February: Heart Health Month

February is Heart Health Month

Are you fitting in at least 150 minutes (2.5 hours) of heart-pumping physical activity per week? If not, you’re not alone. Only about one in five adults and teens get enough exercise to maintain good health. Being more active can help all people think, feel and sleep better and perform daily tasks more easily. And if you’re sedentary, sitting less is a great place to start.

These recommendations are based on the Physical Activity Guidelines for Americans, 2nd edition, published by the U.S. Department of Health and Human Services, Office of Disease Prevention and Health Promotion. They recommend how much physical activity we need to be healthy. The guidelines are based on current scientific evidence supporting the connections between physical activity, overall health and well-being, disease prevention and quality of life.

Recommendations for Adults

Get at least 150 minutes per week of moderate-intensity aerobic activity or 75 minutes per week of vigorous aerobic activity, or a combination of both, preferably spread throughout the week.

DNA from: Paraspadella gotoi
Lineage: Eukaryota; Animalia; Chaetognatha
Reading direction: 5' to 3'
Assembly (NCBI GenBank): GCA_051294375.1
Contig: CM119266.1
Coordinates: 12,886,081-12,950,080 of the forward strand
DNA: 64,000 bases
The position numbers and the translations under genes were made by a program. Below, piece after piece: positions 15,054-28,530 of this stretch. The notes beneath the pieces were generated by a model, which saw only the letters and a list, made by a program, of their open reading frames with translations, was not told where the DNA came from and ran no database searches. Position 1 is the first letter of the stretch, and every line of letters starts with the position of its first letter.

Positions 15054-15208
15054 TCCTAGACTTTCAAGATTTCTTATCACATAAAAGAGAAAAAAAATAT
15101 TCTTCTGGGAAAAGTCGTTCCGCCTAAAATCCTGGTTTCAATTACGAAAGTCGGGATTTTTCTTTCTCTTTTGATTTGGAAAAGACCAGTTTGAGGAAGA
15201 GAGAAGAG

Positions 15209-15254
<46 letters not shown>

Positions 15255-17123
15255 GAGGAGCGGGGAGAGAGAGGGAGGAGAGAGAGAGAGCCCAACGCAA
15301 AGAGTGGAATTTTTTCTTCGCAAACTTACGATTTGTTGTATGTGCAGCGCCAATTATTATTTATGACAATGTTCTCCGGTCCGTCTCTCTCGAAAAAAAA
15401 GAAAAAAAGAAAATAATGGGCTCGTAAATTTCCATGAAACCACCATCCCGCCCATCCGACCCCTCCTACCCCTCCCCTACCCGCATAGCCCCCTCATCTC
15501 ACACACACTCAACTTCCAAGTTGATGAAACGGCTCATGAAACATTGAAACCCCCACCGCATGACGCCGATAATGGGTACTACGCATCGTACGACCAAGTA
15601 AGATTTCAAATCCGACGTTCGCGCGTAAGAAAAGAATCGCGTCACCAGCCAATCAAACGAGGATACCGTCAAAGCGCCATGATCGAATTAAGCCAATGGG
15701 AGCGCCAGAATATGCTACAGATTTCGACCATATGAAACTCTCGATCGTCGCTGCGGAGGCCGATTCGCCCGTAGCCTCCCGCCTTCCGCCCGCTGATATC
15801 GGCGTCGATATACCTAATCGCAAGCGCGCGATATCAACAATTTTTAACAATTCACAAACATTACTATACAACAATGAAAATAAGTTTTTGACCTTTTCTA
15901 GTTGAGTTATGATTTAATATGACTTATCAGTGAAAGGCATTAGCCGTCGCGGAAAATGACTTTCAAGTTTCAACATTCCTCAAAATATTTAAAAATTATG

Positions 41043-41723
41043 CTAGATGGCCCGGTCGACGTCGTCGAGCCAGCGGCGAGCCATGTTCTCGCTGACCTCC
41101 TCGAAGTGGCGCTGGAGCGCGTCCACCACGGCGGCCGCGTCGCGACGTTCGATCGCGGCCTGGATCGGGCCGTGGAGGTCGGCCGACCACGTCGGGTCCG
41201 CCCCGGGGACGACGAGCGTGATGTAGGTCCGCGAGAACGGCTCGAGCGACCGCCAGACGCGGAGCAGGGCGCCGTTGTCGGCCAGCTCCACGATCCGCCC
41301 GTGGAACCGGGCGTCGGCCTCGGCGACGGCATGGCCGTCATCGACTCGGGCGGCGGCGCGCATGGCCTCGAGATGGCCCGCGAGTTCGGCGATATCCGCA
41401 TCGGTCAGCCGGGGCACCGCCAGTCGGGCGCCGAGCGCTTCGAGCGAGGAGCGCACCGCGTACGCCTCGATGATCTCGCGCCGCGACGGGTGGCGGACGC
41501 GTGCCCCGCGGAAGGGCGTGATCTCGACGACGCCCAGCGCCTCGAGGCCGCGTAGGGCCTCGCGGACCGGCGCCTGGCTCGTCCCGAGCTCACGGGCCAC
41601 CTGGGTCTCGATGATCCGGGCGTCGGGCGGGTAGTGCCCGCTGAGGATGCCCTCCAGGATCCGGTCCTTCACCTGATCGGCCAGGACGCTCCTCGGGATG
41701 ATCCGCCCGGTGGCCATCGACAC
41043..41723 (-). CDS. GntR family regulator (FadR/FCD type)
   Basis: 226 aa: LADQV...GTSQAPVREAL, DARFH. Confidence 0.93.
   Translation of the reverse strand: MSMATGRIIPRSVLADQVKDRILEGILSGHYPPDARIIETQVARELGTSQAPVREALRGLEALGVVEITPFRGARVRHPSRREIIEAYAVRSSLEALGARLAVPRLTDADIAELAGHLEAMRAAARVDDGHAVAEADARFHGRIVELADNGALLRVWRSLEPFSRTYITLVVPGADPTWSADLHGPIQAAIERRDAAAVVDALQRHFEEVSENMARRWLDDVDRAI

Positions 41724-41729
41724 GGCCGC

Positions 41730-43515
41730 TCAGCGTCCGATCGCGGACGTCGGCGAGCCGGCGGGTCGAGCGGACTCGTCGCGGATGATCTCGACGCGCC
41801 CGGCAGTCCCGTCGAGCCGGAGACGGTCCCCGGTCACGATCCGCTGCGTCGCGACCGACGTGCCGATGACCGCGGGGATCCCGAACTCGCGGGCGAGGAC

Add moderate- to high-intensity muscle-strengthening activity (such as resistance or weights) on at least 2 days per week.

Spend less time sitting. Even light-intensity activity can offset some of the risks of being sedentary.

Gain even more benefits by being active at least 300 minutes (5 hours) per week.

Increase amount and intensity gradually over time.

Recommendations for Kids

Children 3-5 years old should be physically active and have plenty of opportunities to move throughout the day.

Kids 6-17 years old should get at least 60 minutes per day of moderate- to vigorous-intensity physical activity, mostly aerobic.

Include vigorous-intensity activity on at least 3 days per week.

Include muscle- and bone-strengthening (weight-bearing) activities on at least 3 days per week.

Increase amount and intensity gradually over time.